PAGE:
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100 North Main owner touts hotel as reducing blight, public subsidy

By Updated: April 10, 2019 3:02 PM CT | Published: April 09, 2019 5:10 PM CT

Repurposing a blighted, vacant landmark as Memphis’ second convention center hotel sounds like a worthy cause, but is it worth an estimated $70 million in direct public incentives?

New York real estate company Townhouse Management Co. thinks so and is touting the advantages of its 100 North Main building following a split with Loews, its former development partner.

Until last week, Townhouse and Loews were thought to be collaborating on a $389 million project that included a $220 million, 24-story Loews hotel on Civic Center Plaza.

But the companies confirmed last week they had parted ways, and city officials said they were negotiating separately, with Loews for a new convention center hotel and Townhouse for mixed-use redevelopment of property at 80 and 100 North Main.

The city left the door open for competition to see which company comes up with the best hotel plan, and Loews said it was moving forward on the plaza site.

Townhouse argues it would be faster, easier and $20 million less costly to taxpayers for the city to back their plan for a 506-room hotel. It would keep Civic Center Plaza as public space while eliminating 100 North Main’s blighted condition that brought Townhouse and Loews to Memphis in the first place.


Wayne Risher, Bill Dries: Loews, THM part company on convention center hotel project


The $20 million cost savings would come from repurposing 100 North Main’s foundation and superstructure and forgoing a donation of city land to the hotel, Townhouse officials said.

They also noted that Civic Center Plaza poses challenges because of structural defects and the need to relocate water and electrical infrastructure serving City Hall and the Clifford Davis/Odell Horton Federal Building.

‘The problem at hand’

Arlene Maidman, executive chair of Townhouse, said 100 North Main solves “the problem at hand” while the Loews project doesn’t.

“Having a hotel on the plaza with no redevelopment of 100 (North Main) is not going to do much for the blight that’s in Downtown,” Maidman said. “The first time I came to town more than two years ago, the idea was to get rid of the blight and help revitalize Downtown and basically have what we called at the time a gateway of revitalization and development,” she said.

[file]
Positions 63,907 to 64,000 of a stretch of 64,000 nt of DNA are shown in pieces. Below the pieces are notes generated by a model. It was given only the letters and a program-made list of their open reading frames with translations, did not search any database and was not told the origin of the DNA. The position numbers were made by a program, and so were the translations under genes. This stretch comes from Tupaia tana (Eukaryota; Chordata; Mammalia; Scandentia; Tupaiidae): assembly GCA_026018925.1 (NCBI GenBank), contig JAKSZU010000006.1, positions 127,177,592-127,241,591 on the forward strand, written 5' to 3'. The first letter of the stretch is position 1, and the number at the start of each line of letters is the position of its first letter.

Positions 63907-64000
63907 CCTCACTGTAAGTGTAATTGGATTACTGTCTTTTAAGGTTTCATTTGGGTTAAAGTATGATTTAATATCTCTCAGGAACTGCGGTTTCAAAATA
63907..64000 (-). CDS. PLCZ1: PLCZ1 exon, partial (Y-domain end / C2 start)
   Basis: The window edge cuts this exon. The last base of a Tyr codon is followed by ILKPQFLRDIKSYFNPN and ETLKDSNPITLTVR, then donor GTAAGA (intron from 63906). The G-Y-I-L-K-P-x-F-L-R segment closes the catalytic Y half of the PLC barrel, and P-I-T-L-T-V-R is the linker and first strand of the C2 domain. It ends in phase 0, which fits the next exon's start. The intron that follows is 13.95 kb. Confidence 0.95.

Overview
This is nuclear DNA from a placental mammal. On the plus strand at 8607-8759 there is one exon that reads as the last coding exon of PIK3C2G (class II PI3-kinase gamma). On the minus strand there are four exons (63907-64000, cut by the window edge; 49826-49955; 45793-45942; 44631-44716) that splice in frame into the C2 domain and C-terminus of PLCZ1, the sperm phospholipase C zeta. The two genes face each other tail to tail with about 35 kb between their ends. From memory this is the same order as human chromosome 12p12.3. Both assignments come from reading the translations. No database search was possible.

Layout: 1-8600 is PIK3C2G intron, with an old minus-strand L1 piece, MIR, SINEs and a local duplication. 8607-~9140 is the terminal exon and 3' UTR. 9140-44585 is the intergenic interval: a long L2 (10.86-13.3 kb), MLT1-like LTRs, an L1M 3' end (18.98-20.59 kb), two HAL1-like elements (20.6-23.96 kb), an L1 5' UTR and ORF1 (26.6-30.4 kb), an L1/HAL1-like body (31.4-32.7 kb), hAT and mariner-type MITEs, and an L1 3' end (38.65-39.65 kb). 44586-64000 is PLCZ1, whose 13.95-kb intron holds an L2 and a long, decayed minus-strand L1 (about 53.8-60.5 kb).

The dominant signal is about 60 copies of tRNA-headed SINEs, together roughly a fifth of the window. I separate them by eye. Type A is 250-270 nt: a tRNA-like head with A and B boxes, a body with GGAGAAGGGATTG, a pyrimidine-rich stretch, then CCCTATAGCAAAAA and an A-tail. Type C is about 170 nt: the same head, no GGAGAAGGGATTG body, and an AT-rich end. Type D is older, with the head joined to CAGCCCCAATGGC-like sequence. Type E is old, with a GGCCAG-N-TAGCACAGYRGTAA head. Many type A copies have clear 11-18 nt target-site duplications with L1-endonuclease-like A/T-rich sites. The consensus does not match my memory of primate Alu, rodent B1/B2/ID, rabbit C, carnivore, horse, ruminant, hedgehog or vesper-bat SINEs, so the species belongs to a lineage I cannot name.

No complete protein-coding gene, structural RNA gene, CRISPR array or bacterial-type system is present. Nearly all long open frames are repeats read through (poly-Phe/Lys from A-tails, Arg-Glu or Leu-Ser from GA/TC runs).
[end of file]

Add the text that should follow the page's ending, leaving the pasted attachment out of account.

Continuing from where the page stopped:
Townhouse came to Memphis in 2015 when an affiliate helped finance a previous owner’s purchase of 100 North Main. Townhouse wound up with the building after the previous owner defaulted on the loan.

The city’s tallest building, 100 North Main opened in 1965. It was designed by architect Robert Lee Hall, who also worked on the Mid-South Coliseum’s design in the same era.

Once a premier office address Downtown, the building’s fortunes declined in recent years. It was cleared of office tenants in 2014 as one of a series of owners looked for the ways and means to redevelop it. It landed in Shelby County Environmental Court for fire and building code violations.

An expanded vision

Townhouse’s original idea, to convert 100 North Main into a hotel and/or apartments and retail, morphed into a $389 million plan that included new construction of Loews on Civic Center Plaza; converting 100 North Main into apartments and offices; and building parking and hotel amenities next door. Public incentives would have totaled $194 million by 2018 estimates.

The city last December won an extension of the Downtown tourism development zone that would funnel a share of sales taxes generated by the project into paying off debt. The city also agreed to enact a tourism surcharge of up to 5 percent on sales within the project, also to pay off debt.


Bill Dries: TDZ expansion approved for second convention center hotel


In a presentation to the State Building Commission last fall, tourism development zone and tourism surcharge proceeds were estimated as contributing $90 million to financing the Loews project. Other planned public incentives included $30 million for a parking garage and tax abatement worth an estimated $60 million over 30 years.

The Loews-Townhouse venture was premised on hotel revenues and incentives helping subsidize an adaptive reuse of 100 North Main, which is on the National Register of Historic Places as an example of midcentury modern architecture.

But Maidman said the 100 North Main renovation got squeezed out. She said a letter of intent among Townhouse, Loews and the city expired earlier this year and the city began negotiating with the companies separately.

“The profit all ended up in the hotel, not at 100 North Main,” she said. “The original idea when I brought Loews to Memphis was for the hotel to be at 100. And that was going to rid the blight in between the convention center” and the rest of Downtown, Maidman said.

“As we were exploring everything, the city brought up the idea of the plaza site, which then would have just added to this line between the convention center and Beale Street,” Maidman said.

“By moving the hotel that was originally supposed to be at 100 to the plaza, all of the subsidies that were being offered ended up in the hotel, making 100 as a mixed-use building not financially feasible,” Maidman said.

Why the fuss about a new hotel?

City officials want a second convention center hotel because of the amount of convention business that’s being lost by lack of large blocks of hotel rooms near the Memphis Convention Center.

Owners of the longtime, 600-room convention center hotel, the Sheraton Memphis Downtown Hotel, have sued the city, state, Loews and Townhouse in an attempt to block public incentives for the new hotel.